If I say “I prefer my steak/burger to have a bite to it”, I’m referring to it having enough thickness or density. Is this a proper usage of the word “bite”? My wife says she’s always heard the word used this way too. I looked at several websites for definitions/uses of the word, and found nothing like the usage I’m thinking of.

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    bite in such contexts could mean EITHER "piquant" (as in contains chilli) OR "having a texture that you can get your teeth into" ("coarse" sausage with "chewy" bits, as opposed to a sausage made with smooth "mechanically-recovered meat" that's been pulverised to a slushy paste before being dried a bit and extruded into sausage skins). Nov 21, 2021 at 17:36
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    ...but I don't think many people would use "bite" in relation to a steak with the "texture" sense, even though I've heard lots of people say things like Fillet steak is okay, but I'd rather have a rump steak that I can really get my teeth into (rump steak usually being much "tougher" than fillet steak, as well as possibly "tastier"). Nov 21, 2021 at 17:42
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    'This storecupboard relish has all the flavours of a classic cooked chutney but with more bite.' [BBC Good Food] I'd assume more piquancy. Nov 21, 2021 at 18:00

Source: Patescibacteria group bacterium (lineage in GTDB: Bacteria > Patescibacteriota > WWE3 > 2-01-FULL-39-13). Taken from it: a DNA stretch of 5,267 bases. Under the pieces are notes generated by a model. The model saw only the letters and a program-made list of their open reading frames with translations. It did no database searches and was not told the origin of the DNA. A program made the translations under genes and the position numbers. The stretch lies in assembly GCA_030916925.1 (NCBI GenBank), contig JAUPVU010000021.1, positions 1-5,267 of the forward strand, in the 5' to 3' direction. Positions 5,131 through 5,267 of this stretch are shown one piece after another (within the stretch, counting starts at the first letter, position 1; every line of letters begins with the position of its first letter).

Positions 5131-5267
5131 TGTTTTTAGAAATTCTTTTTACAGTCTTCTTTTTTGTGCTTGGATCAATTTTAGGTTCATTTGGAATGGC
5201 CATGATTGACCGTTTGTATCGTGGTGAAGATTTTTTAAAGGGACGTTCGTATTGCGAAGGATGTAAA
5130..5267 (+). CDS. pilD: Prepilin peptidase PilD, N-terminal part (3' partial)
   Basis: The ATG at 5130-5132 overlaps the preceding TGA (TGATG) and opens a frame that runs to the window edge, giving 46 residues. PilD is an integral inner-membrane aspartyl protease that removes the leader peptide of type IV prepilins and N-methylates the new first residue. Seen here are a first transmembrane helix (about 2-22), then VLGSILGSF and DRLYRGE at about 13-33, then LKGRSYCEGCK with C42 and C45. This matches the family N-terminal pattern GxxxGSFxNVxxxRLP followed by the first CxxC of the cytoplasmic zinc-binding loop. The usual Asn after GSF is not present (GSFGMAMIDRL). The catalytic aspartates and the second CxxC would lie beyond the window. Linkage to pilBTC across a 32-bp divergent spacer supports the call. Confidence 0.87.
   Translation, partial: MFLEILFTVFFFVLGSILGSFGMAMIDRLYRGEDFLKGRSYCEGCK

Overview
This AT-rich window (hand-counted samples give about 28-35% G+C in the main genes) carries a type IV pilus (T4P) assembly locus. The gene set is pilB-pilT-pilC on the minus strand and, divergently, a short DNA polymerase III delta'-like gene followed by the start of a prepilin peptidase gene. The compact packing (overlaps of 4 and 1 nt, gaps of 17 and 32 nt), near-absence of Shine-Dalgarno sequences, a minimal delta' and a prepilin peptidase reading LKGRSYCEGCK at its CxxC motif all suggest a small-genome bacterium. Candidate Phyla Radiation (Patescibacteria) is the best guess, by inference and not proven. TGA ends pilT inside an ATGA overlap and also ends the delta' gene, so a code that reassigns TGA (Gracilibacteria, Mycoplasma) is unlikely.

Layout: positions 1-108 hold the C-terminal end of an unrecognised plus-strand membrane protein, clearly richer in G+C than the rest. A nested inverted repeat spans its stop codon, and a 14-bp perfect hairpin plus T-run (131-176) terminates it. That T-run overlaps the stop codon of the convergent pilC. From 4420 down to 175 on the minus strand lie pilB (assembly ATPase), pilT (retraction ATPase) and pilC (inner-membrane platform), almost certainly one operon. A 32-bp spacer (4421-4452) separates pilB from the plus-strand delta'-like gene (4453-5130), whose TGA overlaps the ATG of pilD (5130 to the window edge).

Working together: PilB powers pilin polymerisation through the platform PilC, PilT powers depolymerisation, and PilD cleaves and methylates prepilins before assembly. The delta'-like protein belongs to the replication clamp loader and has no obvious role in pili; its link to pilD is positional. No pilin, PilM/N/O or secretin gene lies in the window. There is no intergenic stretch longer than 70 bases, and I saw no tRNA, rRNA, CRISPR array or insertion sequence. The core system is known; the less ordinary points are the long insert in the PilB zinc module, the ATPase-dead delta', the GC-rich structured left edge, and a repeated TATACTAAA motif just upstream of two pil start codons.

• Something that has bite to it is not generally associated with food! So, it could be used as a joke. A speech, presentation, article, can have bite to it. Comments can have bite to them.
    – Lambie
    Nov 21, 2021 at 20:32
  • youtu.be/pJaVvE1s_yw
    – nnnnnn
    Nov 22, 2021 at 0:06

1 Answer 1


al dente

...would seem to cover that concept, but I have usually heard it in reference to pasta.

In my family, al dente means it is "toothy", or semi-resistant to the bite.

mouth feel

can include texture, etc

As the butcher's boy, it sounds like tough v soft. As the physical science teacher, it sounds like a conflation of metrics.

  • "Al dente" really refers to the effect of restricted cooking leaving the item slightly resistant to the pressure of the teeth, in some people's opinion "a bit raw". It is often applied to vegetables and to pasta but not, in my experience, to meat. The equivalent for steak is "rare" but then steak gets tougher the more it's cooked whereas vegetables and pasta get softer.
    – BoldBen
    Nov 22, 2021 at 2:10
  • @BoldBen I actually agree completely...hence the caveat. I think 'mouth feel', while broad, covers it better. Nov 22, 2021 at 17:21

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